I first encountered Deus Ex: Human Revolution when it came out in 2011 and I saw a friend playing it. He wasn’t doing anything flashy, just walking around a building. But what struck me was that, due to the augmentations in the protagonists eyes, he could see the infrared light that security cameras were emitting and could therefore avoid being seen by them. He opened the augmentation menu and scrolled through the various upgrades that he could eventually access, and I vividly remember how the camera highlighted each part of Jensen’s body and showed how the upgrade would affect his physiology. I was excited to learn I could avoid the stealth and just go straight up combat, so I bought the game and set it on my shelf.
Seven years later I finally played it, and I have to say it’s aged delightfully. I’m not normally one for stealth games – I’d much rather kill anything resembling an enemy and then explore the world in my own sweet time rather than hiding and being hunted. Thus it was with some bitterness that I learned the promised “action route” was heavily disadvantaged – any time I had to fight more than two people at a time I would be gunned down almost immediately. This changed as Jensen got access to better weapons and armour, but those early levels were brutally hard, and it was out of reluctant necessity that I started avoiding combat and started considering stealth. It was several hours before I came to enjoy the process of creeping past guards, avoiding line of sight, crawling through air vents and discovering which actions would draw attention and which would not. It was halfway through the game before I finally began to feel comfortable in a room full of NPC’s without worrying I’d accidentally agro them and suddenly find myself surrounded by enemies.
In fact, I became so competent that I didn’t use most of the tools the game offered me. I frequently chose harder paths because I wanted more opportunities to test my skills rather than. To this end I didn’t employ most of the augmentations I unlocked (and by the end of the game I had accessed almost all of them), nor used most of the weapons. Nevertheless, there was a compelling sense of progression that made me feel that Jensen was getting better and better at moving through the world, either aggressively or invisibly.
In one memorable section, I emerged on a rooftop in Heng Sha and stumbled into a guard who I didn’t realise was there. Suddenly he was calling for backup and there were a dozen hostiles on the roofs and in the streets all trying to get a lock on me. I set up ambush, manoeuvring behind some boxes in a bottle-necked corridor and knocking out out anyone walked through the door. I moved their bodies so that they were just barely in sight, attracting the attention of more guards until one by one I had taken them all out. To deal with the guards on the street who were still looking for me, I leaned over the balcony and used my long-range tranquilliser rifle to knock out most of the others, adjusting the height to anticipate the arc of the darts. Finally there was only one guard left, standing in a sheltered area that my scope couldn’t see. Using the upgrade I’d just purchased, I leapt off the rooftop, cloak billowing as I landed heavily (but unhurt) behind him. He had just enough time to turn and raise his gun before I knocked him unconscious. Apart from a few startled civilians, I was now free to explore the area and looted the hell out of it.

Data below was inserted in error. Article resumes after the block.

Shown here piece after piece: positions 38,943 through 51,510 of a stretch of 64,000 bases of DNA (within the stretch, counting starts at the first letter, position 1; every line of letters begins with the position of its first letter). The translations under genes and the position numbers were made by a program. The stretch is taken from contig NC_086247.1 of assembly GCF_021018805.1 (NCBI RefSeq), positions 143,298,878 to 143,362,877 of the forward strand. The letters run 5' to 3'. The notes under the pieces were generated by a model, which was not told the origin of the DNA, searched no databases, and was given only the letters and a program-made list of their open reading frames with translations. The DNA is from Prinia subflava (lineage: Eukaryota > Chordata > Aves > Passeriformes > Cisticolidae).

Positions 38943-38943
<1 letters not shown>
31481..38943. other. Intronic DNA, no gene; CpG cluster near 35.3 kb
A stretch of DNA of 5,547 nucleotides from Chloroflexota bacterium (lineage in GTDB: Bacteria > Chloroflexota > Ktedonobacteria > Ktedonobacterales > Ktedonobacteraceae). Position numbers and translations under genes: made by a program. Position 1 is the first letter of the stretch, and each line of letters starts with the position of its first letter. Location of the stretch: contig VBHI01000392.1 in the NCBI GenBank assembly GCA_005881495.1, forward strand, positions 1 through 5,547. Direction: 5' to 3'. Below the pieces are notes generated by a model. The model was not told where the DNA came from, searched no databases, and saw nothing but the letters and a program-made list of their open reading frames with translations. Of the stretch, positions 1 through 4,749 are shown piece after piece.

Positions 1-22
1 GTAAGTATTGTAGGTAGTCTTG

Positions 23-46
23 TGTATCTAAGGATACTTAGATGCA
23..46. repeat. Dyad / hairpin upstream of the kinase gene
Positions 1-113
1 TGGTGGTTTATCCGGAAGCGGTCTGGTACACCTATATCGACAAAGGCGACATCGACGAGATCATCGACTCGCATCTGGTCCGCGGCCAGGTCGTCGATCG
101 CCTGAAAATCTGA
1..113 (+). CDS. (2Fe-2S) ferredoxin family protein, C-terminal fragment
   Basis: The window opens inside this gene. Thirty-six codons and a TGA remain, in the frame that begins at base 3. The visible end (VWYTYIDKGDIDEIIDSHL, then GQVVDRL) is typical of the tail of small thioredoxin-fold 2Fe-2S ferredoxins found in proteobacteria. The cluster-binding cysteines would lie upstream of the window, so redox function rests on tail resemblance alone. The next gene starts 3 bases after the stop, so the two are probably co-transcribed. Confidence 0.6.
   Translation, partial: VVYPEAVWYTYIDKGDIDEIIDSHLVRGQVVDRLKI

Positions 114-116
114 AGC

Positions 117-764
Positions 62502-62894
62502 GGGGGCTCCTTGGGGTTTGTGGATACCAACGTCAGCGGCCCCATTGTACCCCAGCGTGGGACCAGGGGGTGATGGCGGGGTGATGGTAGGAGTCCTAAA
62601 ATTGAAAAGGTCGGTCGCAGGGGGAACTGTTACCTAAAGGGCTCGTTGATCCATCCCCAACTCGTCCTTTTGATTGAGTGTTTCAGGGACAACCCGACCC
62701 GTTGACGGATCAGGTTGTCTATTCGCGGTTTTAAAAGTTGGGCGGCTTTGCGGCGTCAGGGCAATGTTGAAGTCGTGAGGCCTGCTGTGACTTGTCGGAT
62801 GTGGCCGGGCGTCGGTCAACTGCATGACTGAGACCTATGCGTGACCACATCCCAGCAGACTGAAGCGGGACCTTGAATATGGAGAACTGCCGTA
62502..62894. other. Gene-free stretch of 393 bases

And there was so much loot. I probably spent hours in total, running back and forth from the unconscious bodies of my foes to my arms dealer in order to sell them to him one at a time. The whole endeavour was satisfying but ultimately pointless – I finished the game with two or three times more money than I could have actually spent in the course of the story. The real loot of the game were the stories: the emails, the notes, the secrets hidden in drawers and under beds. They brought life to the one-dimensional NPC’s who had, until that point, merely existed as obstacles or enemies as Jensen forged a path right through their world. By taking the time to find and read the exchanges, to listen to the idle conversations of civilians, it gave the sense that everyone had their own story even if they barely intersected with my own.
But my favourite characters by far were named Hengsha and Detroit. You see, it’s the cities that are the main characters in the game: dark, mysterious, and a little dangerous. With. From the pulsing night clubs to the seedy underworld, there is a heartbeat to the landscape, and the streets and back alleys are its veins. The futuristic world of 2029 was full of neon lights, hidden depths, and secrets in plain sight if you just thought to look for them. I couldn’t help but feel insignificant when I walked through those awesome cities, who were bigger and greater than the sum of their inhabitants.
Deus Ex: Human Revolution is not the sort of game I would have expected to enjoy. However once I got adequately skilled at the stealth mechanics and could make informed choices about how I wanted to play, the game had its own exhilarating pleasure. Not on just the thrill of a perfectly planned take-down or a cleverly executed slip, but the wonder of discovery as each turn revealed new secrets and new stories to uncover. The game is far from perfect, and yet for all its flaws I can’t help but love it. I hope the next game, Mankind Divided, is just as good! I certainly won’t be waiting another seven years before trying it.